According to a new report Friday, Verizon Wireless is definitely getting Apple's iPhone. Fortune magazine added its credibility to similar reports from other sources, including The Wall Street Journal and The New York Times, who say the popular smartphone is headed to the main rival of the current U.S. exclusive carrier, AT&T.
Fortune said it has "confirmed" that a Verizon iPhone will be released in early 2011, calling it a "fait accompli." The magazine said its information was independently verified from reports originating at other media.
Up To Nine Million Units
According to some estimates, the iPhone could sell as many as eight million or nine million units next year if offered through Verizon. About 22 million iPhones have been sold in the U.S.
This could spell big problems for AT&T, which has built its subscriber growth around the device. According to a survey by Credit Suisse, 18 percent of AT&T iPhone users said they would consider switching carriers if the iPhone was available on Verizon, which likes to call itself "the nation's most reliable" wireless network.
Of course, there's the problem of getting what you wish for. AT&T's network has had to deal with the huge data needs of iPhone users, a fate that would undoubtedly confront Verizon as well.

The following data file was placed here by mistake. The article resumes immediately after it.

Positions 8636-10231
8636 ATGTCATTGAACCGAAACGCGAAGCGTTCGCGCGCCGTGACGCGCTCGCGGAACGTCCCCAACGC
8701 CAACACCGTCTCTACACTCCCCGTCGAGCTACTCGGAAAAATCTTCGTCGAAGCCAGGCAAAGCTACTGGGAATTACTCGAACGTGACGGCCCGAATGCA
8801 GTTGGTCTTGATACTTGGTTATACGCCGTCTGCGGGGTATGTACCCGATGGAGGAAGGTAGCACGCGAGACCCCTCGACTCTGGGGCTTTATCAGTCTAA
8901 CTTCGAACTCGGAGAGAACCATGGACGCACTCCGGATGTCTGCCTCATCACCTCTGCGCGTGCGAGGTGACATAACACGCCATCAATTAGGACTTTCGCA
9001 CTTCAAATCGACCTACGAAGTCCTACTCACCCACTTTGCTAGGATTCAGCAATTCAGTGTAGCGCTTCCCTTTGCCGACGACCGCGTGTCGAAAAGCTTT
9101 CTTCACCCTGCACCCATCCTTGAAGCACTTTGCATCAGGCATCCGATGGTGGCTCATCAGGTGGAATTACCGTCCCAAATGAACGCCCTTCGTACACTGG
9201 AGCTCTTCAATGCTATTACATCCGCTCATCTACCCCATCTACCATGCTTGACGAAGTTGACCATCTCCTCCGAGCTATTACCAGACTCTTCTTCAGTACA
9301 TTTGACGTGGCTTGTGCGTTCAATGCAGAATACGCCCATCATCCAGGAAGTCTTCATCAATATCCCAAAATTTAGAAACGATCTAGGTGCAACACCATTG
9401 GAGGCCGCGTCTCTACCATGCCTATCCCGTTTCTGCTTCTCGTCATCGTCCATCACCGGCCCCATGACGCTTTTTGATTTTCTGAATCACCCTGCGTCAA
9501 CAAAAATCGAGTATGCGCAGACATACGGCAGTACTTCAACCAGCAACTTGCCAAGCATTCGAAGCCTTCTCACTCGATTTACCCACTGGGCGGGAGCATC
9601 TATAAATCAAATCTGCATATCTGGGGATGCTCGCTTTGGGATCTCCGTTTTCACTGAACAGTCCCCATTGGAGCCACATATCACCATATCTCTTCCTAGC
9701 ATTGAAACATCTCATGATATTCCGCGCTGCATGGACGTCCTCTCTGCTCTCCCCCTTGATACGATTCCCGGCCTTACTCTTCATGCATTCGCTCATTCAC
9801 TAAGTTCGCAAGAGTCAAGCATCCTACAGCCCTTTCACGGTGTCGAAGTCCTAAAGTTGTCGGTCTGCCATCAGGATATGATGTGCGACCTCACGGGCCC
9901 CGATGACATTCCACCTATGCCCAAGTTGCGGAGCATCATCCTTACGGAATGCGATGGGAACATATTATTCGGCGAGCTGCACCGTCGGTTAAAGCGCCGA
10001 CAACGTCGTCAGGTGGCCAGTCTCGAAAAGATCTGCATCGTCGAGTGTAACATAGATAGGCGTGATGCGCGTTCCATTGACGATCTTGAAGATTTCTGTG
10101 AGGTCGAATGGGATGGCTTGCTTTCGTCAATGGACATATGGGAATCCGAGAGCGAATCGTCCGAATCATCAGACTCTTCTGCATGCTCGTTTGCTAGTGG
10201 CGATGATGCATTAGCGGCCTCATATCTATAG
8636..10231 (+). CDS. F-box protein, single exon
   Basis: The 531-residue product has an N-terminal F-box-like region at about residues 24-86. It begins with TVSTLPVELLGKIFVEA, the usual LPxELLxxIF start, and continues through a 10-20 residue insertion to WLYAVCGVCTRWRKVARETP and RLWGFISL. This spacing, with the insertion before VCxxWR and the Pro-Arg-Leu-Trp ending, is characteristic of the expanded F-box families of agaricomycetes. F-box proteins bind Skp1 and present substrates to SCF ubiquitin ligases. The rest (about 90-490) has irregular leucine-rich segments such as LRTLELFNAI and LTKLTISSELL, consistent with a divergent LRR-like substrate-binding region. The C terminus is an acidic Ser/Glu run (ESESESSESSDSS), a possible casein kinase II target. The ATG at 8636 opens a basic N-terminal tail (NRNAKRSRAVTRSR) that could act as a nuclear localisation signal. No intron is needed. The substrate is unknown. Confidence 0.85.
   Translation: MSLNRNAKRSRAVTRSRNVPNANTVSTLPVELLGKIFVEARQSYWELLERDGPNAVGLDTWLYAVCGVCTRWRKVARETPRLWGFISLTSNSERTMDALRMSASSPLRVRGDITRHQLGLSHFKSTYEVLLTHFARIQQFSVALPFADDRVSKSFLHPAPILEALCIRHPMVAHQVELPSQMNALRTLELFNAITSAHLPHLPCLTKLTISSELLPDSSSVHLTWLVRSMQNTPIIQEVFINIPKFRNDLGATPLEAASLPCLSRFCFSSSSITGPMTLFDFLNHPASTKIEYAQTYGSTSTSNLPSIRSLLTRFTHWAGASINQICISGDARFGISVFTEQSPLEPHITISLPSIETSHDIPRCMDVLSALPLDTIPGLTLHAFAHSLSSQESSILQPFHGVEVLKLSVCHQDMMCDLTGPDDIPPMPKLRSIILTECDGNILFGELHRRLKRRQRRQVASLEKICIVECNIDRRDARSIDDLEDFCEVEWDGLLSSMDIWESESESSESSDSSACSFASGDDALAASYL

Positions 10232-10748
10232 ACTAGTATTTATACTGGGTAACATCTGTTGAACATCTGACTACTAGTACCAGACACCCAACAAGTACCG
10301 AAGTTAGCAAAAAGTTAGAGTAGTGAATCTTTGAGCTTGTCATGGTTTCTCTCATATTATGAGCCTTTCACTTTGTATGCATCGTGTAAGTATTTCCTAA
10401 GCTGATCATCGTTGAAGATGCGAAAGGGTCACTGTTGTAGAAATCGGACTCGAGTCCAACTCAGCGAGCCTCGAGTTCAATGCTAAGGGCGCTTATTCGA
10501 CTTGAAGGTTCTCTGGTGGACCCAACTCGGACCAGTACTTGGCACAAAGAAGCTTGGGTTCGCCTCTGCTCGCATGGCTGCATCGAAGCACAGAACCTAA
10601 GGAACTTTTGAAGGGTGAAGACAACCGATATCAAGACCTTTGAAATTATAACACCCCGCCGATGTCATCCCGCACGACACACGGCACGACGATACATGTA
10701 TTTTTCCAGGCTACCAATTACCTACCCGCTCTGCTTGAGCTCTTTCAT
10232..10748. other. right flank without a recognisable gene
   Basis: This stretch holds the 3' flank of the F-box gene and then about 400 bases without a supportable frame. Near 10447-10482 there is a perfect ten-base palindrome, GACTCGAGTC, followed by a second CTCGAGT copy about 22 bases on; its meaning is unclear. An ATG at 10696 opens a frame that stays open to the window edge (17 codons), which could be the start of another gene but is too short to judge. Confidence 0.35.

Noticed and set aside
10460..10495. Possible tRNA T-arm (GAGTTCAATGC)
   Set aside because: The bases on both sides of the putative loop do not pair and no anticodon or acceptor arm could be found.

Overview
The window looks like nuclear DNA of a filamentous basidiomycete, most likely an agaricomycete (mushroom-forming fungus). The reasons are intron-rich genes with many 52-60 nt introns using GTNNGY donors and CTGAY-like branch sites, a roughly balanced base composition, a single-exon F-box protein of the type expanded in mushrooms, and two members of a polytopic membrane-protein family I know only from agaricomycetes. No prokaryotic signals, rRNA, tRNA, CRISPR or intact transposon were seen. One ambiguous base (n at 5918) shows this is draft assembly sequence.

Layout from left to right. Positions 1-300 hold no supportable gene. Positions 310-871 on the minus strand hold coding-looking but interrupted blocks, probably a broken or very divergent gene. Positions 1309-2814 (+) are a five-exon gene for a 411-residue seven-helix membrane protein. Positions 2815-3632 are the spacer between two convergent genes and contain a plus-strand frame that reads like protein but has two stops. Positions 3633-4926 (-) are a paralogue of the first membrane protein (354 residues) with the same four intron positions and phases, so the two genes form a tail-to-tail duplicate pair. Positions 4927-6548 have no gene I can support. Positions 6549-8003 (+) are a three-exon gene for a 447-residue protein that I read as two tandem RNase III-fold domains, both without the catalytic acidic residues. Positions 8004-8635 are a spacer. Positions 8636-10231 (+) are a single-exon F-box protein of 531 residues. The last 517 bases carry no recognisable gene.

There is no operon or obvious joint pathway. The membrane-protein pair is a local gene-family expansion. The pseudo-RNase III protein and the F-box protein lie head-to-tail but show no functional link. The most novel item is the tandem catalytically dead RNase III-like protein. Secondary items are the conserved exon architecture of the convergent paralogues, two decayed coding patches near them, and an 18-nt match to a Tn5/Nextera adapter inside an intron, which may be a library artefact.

Verizon reportedly was in the running to be Apple's exclusive carrier partner at the iPhone's launch, but turned it down because of Apple's insistence on control over the device and the size of Apple's cut from service fees. Apple also had concerns about Verizon's CDMA network technology, which isn't compatible with most other network technology worldwide, as AT&T's GSM is. Verizon has recently been building a 4G LTE network, but the Fortune assumption is that the Verizon iPhone will be CDMA.
Cutting Out the Carrier?
Whether or not Verizon gets the iPhone, the days of carrier-driven access to smartphones, particularly the iPhone, may be limited. On Thursday, news reports indicated that Apple is working with Gemalto, a SIM-card manufacturer, to develop a special card for its smartphone in the European market. The custom card would allow European customers to purchase the iPhone over the web or at a brick-and-mortar retailer, such as the Apple stores, and activate the phone through Apple's App Store.
This use of a SIM card, which carries subscriber ID information used by carriers, would cut carriers out of the sales and marketing picture. Instead of getting an iPhone through, say, T-Mobile in Germany, customers would buy the iPhone and then choose a carrier.
If this route is successful, it could reduce a carrier's role from being the source of the iPhone purchase and a key partner in the customer relationship to a commodity based largely on price. It could also radically change the dynamic of subscriber loyalty, since the cost of moving from one carrier to another would not be tied to iPhone availability, but would be as simple as updating the SIM's flash memory.